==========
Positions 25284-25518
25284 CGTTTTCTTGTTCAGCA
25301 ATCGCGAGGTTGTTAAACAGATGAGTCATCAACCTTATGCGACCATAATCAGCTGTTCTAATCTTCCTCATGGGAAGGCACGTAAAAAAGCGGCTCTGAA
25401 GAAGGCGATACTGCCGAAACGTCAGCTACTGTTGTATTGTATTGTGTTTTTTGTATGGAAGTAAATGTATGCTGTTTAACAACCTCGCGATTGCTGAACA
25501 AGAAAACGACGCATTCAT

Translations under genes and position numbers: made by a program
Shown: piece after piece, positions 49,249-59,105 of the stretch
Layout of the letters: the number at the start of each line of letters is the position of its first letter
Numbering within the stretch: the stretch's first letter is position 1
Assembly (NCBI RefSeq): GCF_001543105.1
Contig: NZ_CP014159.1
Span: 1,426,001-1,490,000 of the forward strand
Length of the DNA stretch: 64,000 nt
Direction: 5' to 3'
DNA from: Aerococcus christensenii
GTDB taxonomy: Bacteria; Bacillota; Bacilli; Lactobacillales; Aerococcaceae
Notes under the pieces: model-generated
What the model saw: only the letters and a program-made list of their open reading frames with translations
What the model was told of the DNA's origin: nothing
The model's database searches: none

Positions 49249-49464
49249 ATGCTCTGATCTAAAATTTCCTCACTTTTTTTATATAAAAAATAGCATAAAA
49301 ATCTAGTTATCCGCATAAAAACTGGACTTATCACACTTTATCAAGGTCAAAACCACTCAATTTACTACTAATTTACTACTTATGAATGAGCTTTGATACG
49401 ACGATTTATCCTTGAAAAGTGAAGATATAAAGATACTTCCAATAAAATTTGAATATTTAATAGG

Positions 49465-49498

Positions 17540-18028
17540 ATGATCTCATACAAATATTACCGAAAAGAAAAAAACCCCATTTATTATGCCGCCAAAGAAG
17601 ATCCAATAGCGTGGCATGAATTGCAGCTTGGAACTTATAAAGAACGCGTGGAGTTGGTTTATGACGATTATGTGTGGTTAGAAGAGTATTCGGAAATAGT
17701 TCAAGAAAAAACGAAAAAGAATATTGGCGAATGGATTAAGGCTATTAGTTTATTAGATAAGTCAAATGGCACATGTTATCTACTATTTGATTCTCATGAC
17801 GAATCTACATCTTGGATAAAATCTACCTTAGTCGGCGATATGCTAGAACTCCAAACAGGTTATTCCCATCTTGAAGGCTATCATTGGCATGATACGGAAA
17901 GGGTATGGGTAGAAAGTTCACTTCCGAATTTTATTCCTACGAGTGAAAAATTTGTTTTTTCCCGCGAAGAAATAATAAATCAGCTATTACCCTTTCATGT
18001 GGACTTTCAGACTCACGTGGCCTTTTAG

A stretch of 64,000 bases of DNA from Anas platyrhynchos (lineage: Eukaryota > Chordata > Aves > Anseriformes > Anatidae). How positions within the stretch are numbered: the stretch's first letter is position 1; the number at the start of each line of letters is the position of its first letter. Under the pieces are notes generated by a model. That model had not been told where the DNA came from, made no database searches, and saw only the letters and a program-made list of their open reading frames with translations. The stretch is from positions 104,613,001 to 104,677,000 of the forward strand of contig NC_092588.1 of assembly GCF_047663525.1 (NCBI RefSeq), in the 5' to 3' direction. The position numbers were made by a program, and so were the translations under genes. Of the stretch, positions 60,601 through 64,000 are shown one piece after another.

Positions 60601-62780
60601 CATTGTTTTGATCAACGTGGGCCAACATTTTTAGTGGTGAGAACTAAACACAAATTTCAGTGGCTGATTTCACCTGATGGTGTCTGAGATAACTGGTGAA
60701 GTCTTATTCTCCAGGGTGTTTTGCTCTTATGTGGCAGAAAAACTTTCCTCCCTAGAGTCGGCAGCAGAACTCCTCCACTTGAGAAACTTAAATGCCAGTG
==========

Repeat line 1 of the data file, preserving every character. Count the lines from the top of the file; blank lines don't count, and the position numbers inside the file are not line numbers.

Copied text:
Positions 25284-25518